When it was time to give birth, the sharks returned closer to the shoreline, which was no easy task. They had to swim across commercial shipping lanes, putting themselves in danger of collisions with vessels. Because of their small size — they’re about 5 feet long at birth — the pups, who spend their first few years along the coastline, are also at risk of being caught by fishing boats.

Sharks Should Be Afraid of Humans

While many people have a fear of sharks — galeophobia –  these predators,  especially pregnant females, have good reason to be much more afraid of humans.

In addition to being killed by ships and entangled in commercial fishing nets, the population of great white sharks is dwindling because they’ve been hunted for their fins and teeth for many years. And that’s truly scary, since these sharks play an essential role in the ecosystem. At the top of the marine food chain, great whites prey on the sick and weak, helping to stop diseases from spreading and keeping other fish healthy.

If she is indeed pregnant, here’s hoping Miss Costa eventually makes it safely back to the shoreline to have her pups. Although galeophobics might disagree, the more great white sharks, the better.

Photo credit: Elias Levy/Flickr


bob P
bob P5 months ago

Vert interesting thank you

Linda W
Linda Wallace5 months ago

I am glad that great whites are being studied. We need more knowledge.

Nicole Heindryckx
Nicole Heindryckx5 months ago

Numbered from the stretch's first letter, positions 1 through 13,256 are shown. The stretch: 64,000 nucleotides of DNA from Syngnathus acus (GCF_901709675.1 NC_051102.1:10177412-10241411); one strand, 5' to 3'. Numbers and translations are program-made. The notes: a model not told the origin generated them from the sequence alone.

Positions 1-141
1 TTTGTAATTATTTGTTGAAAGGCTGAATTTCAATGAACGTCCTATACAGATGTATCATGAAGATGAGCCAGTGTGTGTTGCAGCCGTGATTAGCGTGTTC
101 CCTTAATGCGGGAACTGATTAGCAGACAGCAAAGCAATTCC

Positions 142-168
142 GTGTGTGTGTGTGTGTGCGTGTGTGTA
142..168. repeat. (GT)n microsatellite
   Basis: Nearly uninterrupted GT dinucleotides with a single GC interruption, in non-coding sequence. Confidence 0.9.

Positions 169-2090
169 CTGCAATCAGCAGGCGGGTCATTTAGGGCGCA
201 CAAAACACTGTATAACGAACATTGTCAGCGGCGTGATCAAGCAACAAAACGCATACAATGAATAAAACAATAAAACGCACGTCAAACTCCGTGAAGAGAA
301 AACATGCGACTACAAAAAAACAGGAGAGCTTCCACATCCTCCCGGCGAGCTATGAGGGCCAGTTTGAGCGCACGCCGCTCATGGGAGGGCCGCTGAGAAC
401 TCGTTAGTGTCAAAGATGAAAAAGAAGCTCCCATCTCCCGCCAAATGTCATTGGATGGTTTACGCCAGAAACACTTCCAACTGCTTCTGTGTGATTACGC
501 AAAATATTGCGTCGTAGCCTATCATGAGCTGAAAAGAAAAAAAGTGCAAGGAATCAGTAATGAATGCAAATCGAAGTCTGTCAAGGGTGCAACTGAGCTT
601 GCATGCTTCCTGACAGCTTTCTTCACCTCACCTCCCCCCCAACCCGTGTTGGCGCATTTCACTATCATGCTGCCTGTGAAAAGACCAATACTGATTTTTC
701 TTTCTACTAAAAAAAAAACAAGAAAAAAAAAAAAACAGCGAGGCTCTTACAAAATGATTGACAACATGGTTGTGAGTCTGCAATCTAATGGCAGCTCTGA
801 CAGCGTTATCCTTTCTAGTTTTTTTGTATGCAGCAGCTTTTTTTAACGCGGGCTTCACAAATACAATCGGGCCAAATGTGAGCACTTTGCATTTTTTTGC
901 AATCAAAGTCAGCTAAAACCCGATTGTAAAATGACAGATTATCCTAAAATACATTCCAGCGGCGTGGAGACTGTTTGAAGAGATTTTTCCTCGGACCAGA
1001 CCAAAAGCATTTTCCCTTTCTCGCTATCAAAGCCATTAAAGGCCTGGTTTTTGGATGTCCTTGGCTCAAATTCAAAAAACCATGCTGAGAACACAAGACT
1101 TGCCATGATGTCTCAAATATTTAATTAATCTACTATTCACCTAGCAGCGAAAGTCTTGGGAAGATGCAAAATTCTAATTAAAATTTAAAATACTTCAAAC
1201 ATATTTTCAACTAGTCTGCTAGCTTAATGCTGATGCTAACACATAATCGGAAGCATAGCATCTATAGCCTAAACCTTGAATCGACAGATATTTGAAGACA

It would be very great if we indeed could figure out more about the great white shark. Most people still believe what they saw in the awful film JAWS. Since then, the animal has been hunted like a piece of vermin, the biggest danger on earth. It has been found that these animals are not at all dangerous to people, and that we should not fear them more than a grizzly bear or an elephant or lion. Just leave them alone, and they don't even look at you !!
It would be marvelous to see them giving birth to their babies, how and when they are being fed, etc... But of course these investigations must take place without hindering the animal. Women know that giving birth is not an easy and very private happening. So, when they can locate these females, filming must take place without disturbing or hindering the animal.
I would be exited to finally see a documentary showing the birth of babies (2 up to 10) of great whites. There still is so little known about sea living animals, be it fish or crabs, lobsters, etc.. that enlarging our knowledge of this part of the world, and even the biggest part of the world, and regretfully also specialized tele stations give so few documentaries, that I long to see more.
Before following the series of "Deadly Catch" I thought there were only 2 sort of crabs. Now I've seen at least 6/7 different ones. Watching Discovery Channel or BBC really is one of my favorite things to do, when my back is killing me%2

hELEN h5 months ago


Mark T
Mark T6 months ago


Janis K
Janis K6 months ago

Thanks for sharing.

Leo C
Leo C6 months ago

Thank you for posting!

Amanda M
Amanda McConnell6 months ago

Thanks for sharing

Amanda M
Amanda McConnell6 months ago

Thanks for sharing

Ruth S
Ruth S6 months ago